We Are Capitalists

Firm Exit Now Exceeds Firm Entry. That’s a Problem.

For the first time in US history, the rate of firm exit exceeds the rate of firm entry. The new trend represents a shift in our economic structure towards entrenched industries instead of “creative destruction” – or the process by which more productive firms drive out less productive ones through competition. Our economy becomes less competitive when entrepreneurial growth slows. (more…)

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What explains the racial unemployment gap?

Since the 1930s, the racial unemployment gap has widened dramatically. Economics and history, rather than verbose rhetoric, explain the influences that caused a sustained gap in the unemployment rates. The attached graph shows that blacks had about the same unemployment rate during the early 1900s; even less than whites at one point. There are many reasons why and each have their own merit. The most important reason, however, is the minimum wage. (more…)

Government does not “Approve” Capitalism

Detractors of capitalism often blame the market for government. I mean, it couldn’t be any more obvious here. The government (FDA) “approved” a product (cigarettes), which is now sold in a highly regulated market. It must be capitalism’s fault. You know, how leftists claim that “deregulation” has been a problem, and then go blame capitalism for regulations.

It really doesn’t make any sense how they’ve reached this conclusion. Somehow, deregulation equals regulation. More FDA should fix that. (more…)

Always Think Past Stage One: Everything has Costs!

Today’s lesson in economics: Everything has costs and costs affect prices!

Noble intentions always begin somewhere in the political sphere. At face value, they sound great. Who wouldn’t support feeding the homeless? Every noble endeavor, however, does not come cost-free and we must consider those costs to fully understand the issue. (more…)

Does “Trophy Hunting” Reduce Wildlife Populations?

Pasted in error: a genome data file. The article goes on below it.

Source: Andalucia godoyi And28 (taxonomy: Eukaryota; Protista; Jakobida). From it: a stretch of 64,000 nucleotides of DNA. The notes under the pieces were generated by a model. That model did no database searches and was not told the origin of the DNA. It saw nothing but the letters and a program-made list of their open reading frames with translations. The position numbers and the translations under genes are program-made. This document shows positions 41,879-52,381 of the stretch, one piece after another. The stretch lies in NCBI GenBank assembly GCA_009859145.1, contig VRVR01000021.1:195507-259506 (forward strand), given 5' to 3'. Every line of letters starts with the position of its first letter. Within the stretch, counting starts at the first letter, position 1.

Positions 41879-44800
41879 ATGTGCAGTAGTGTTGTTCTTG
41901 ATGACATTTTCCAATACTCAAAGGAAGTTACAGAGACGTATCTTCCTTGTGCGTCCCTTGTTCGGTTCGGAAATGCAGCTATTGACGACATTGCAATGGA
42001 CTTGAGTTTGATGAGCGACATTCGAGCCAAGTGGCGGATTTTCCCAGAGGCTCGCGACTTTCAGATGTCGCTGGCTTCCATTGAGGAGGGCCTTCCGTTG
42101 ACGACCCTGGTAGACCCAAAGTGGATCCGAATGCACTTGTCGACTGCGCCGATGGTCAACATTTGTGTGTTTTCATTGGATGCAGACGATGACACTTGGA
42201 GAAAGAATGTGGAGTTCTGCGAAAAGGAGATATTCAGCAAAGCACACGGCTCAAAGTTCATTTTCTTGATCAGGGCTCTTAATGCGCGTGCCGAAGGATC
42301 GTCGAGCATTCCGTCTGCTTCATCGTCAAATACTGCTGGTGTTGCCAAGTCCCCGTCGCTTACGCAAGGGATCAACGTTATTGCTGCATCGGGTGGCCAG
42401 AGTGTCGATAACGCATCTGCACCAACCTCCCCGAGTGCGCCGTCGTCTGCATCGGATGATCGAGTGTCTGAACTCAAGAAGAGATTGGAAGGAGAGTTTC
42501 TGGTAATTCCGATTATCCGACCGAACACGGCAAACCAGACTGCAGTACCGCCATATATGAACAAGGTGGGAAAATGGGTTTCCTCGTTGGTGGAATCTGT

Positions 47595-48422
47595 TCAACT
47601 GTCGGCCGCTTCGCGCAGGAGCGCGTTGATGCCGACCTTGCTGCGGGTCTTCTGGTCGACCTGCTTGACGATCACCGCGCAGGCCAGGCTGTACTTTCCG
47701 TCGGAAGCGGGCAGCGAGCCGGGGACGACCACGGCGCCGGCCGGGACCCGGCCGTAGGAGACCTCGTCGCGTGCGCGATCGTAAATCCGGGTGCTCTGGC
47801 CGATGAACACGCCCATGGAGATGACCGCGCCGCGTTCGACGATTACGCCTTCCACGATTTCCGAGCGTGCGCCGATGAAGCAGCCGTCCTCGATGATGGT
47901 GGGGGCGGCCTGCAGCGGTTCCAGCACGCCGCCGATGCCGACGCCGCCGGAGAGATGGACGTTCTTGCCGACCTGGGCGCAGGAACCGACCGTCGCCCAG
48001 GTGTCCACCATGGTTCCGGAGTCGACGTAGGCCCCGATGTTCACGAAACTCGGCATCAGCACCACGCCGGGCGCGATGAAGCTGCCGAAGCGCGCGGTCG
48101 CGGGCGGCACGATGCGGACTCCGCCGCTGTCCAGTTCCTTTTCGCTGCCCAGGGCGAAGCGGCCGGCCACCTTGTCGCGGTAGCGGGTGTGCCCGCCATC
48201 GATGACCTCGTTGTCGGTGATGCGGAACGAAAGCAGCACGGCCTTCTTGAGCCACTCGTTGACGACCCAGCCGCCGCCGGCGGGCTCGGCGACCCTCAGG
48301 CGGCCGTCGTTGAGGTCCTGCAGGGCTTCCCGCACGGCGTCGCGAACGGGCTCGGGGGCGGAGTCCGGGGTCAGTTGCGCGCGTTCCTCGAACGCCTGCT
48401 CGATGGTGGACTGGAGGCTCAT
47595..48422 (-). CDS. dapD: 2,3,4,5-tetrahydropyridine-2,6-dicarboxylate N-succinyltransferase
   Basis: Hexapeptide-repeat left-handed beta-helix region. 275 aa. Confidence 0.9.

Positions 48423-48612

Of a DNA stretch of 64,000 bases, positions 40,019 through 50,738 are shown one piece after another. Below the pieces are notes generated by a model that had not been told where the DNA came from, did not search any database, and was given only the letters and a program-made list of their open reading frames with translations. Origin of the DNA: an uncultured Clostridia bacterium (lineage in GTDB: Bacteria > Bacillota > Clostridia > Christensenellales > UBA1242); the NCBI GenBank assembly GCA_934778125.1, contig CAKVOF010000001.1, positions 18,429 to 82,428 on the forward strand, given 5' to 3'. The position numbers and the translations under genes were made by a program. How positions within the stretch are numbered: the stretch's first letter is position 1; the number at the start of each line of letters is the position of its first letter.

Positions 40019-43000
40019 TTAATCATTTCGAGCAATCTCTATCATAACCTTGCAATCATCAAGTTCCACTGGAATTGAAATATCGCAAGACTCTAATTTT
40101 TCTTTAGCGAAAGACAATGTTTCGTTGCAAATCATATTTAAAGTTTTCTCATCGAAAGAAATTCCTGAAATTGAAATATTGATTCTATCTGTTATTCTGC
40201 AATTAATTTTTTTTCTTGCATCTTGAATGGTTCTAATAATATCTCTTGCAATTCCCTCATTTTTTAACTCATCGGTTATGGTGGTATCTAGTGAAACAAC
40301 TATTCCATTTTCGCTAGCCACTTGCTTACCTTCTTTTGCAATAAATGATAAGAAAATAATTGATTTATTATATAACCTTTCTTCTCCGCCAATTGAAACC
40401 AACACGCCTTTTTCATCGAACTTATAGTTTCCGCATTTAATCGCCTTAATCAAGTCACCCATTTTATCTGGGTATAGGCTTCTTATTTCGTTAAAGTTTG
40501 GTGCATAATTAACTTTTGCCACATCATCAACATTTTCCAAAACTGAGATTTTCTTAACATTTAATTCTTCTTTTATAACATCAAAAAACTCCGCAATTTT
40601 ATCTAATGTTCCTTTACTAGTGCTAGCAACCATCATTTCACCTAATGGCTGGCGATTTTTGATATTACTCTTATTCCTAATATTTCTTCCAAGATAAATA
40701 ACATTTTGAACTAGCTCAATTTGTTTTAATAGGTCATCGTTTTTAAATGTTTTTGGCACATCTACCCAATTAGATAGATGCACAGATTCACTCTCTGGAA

The hunting death of a lion sparked me to do some research on the economics of trophy hunting. You can still morally oppose trophy hunting (that’s your opinion), but there are objective economics of it. If the ultimate goal of conservation is to increase wildlife populations, then the trends of populations before and after trophy hunting are worth considering. My findings coincide with the economics of any valuable resource: for-profit privatization affects supply via a market price. (more…)

Here’s Why US Manufacturing is NOT Dying

You often hear people talk about how the United States does not produce anything because manufacturing was taken over by China. Although some manufacturing has left the United States, it has been replaced with more specialized manufacturing and new industries. Furthermore, there are foreign companies with manufacturing operations in the United States because of the access to a larger pool of highly qualified employees. (more…)

Dear Liberals: Stop Bragging about the “Success” of Compulsory Programs

Progressives often tout compulsory government programs as examples that America is already socialist. They are right, but they seem to lack an understanding of what their “success” entails. Occupy Democrats has taken the position of “if you don’t like it, don’t use it”. Speaking for myself, I would love to opt out of Social Security and Medicare among others.

Only one problem: I cannot. (more…)

Occupy Wall Street is Wrong about Capitalism

MISLEADING CLAIM: Capitalism is bad because all of these people die every year from poverty, vacant homes go unfilled while homeless are on the street, people starve while food is stockpiled, and households are submerged in debt.

REALITY: This bit of propaganda was posted by Occupy Wall St. As you can see, they’ve attributed annual deaths-by-capitalism to THREE TIMES the number of Jewish people killed in the Holocaust. All of these “statistics” are sourced according to the original post. Of course, their claims are “accurate” to the degree that they’re reported, but it’s easy to see how they’re misleading if you care to double check. Let’s take a closer look. (more…)

Understanding the Impact of Regulatory Burden

We often hear political groups advocate for economic regulations to address an externality or “protect” some group – usually consumers and labor. They only consider the initial and visible outcomes with little or no regard for the secondary and indirect consequences. At the same time, they fear America’s “unregulated capitalism”.

It is often thought that without regulation, corporations MIGHT carry out destructive acts that result in social externalities. Many of these regulations are crafted on the grounds of what MIGHT happen, as opposed to what has happened. Net neutrality is an excellent example. (more…)